The Arctic is a very extreme place, requiring a great deal of cooperation and community commitment for successful survival. (Who are the Inuit People?) The environment they live in is thousands of miles of freezing cold desert along the coast of the Arctic Circle from Russia, Alaska, and northern Canada to Greenland. The reason for them living along the coastlines is because it makes sense economically. Since the Inuit live in such a severe environment they “looked to the land and sea, the winter and summer, the appropriate hunting and domestic technologies for living.” (Effland) This is known as a foraging society, and they are considered modern-day hunters. There is little to gather during the Arctic’s long winter, so men’s hunting activities provide nearly all food and other material items the people need. (Nowak & Laird,
2010, 3.2) However, in the summer, berries and roots supplement their diets. (Nowak & Laird, 2010, 3.2) As you can see it is important for the Inuit to work together and cooperate in or to survive.
A network created through marriage known as exogamy, is well defined in the Inuit society. (Effland) According to Levi-Strauss’ (1969) Marriage Theories in Cultural Anthropology, exogamy is defined as “members of a band marry outside their band (exogamy), and upon marriage the couple lives with the groom’s band.” (Nowack & Laird, 2010, 3.7) Partnership is also an important characteristic of the Inuit society created with people other than close relatives, but ones that you can rely on and trust with your life, usually consisting of a team of twelve men. The reason they don’t choose family is because they already share their food supply with their family. They expand their social network through their food sharing. Senior men generally took charge of decision making such as these. (Effland) Both older men and women commanded respect from the younger members of the group. (Effland) Living in such a close knit society takes a lot of will power and respect with the “bands” considering they have to put their lives in one another’s hands.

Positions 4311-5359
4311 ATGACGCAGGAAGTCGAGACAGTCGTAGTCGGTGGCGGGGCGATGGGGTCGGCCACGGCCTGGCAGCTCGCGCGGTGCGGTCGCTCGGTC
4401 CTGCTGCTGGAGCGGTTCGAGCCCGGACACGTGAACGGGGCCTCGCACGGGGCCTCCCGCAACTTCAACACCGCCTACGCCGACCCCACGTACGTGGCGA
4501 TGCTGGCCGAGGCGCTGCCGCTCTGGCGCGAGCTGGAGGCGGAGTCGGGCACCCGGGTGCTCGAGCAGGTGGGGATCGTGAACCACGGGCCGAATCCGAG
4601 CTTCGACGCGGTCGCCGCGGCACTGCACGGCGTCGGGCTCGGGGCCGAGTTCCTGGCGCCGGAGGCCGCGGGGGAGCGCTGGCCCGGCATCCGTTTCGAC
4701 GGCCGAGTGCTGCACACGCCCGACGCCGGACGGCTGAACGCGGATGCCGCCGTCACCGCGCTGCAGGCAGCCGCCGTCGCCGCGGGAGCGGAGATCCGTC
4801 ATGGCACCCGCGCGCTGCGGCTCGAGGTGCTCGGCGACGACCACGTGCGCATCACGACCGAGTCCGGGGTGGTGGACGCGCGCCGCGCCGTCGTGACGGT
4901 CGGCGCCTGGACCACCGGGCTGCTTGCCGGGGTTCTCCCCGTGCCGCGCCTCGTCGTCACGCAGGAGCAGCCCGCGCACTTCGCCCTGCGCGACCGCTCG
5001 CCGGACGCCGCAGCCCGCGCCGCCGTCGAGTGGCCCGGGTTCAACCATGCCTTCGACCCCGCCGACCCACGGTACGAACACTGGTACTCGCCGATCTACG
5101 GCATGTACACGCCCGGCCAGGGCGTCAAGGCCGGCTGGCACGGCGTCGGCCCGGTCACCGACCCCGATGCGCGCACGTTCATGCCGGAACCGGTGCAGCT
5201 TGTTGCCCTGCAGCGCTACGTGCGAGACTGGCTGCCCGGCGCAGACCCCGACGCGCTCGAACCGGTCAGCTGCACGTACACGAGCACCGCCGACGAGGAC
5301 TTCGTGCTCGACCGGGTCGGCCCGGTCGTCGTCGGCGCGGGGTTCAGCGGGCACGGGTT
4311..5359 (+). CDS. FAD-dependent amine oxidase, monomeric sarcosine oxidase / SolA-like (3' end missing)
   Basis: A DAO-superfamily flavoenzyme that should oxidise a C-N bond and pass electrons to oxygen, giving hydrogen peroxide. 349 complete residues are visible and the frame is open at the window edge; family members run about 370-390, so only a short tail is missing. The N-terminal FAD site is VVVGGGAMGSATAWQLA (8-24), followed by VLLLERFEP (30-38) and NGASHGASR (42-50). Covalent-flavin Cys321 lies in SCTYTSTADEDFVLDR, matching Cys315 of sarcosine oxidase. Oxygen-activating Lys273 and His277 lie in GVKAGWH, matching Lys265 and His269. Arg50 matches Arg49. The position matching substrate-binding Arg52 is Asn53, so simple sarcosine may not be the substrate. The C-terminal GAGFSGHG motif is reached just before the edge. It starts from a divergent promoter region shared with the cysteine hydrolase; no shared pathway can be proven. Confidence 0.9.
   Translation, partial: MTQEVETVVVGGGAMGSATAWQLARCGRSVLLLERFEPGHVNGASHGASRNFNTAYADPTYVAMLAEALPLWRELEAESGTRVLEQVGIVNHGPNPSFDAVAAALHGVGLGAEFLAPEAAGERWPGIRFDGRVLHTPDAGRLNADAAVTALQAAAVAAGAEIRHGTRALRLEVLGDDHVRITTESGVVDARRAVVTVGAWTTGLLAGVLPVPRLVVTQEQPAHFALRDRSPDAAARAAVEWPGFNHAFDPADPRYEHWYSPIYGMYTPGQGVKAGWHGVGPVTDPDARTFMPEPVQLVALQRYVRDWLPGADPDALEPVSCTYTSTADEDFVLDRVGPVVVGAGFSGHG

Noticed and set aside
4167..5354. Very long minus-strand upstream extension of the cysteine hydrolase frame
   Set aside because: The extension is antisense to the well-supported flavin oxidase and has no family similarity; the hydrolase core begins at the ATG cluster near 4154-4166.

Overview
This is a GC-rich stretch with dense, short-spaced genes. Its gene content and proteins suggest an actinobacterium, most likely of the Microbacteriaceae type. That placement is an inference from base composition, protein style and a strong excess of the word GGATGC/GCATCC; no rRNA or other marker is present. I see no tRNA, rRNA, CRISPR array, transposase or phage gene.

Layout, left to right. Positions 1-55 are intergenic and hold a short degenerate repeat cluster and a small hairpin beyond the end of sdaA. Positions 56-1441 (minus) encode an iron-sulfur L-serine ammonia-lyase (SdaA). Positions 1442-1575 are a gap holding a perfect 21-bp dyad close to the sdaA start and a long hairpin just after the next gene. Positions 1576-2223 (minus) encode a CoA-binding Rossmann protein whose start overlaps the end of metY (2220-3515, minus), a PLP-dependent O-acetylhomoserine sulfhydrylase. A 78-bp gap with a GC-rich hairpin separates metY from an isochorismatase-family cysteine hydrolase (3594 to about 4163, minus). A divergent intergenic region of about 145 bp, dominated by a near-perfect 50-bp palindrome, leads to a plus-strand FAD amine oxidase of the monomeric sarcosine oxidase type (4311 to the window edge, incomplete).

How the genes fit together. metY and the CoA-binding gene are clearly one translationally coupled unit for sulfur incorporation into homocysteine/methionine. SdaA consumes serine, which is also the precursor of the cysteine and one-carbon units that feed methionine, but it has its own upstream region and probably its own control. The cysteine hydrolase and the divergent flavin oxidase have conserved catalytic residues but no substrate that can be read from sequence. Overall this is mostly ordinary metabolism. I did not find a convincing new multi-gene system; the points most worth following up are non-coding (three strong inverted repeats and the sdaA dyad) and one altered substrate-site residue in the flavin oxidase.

Compared to the society I live in, it’s not as different as it used to be. People still refer to the Inuit as the “Stone Age” because they use stone tools; they are becoming more globalized,
but are still a little different. Surprisingly though, while I live in the somewhat city life of Charleston, SC, to date the Inuit society has had obvious changes. For transportation they have ATVs, cars, motorboats, and snowmobiles. Electric tools have replaced traditional…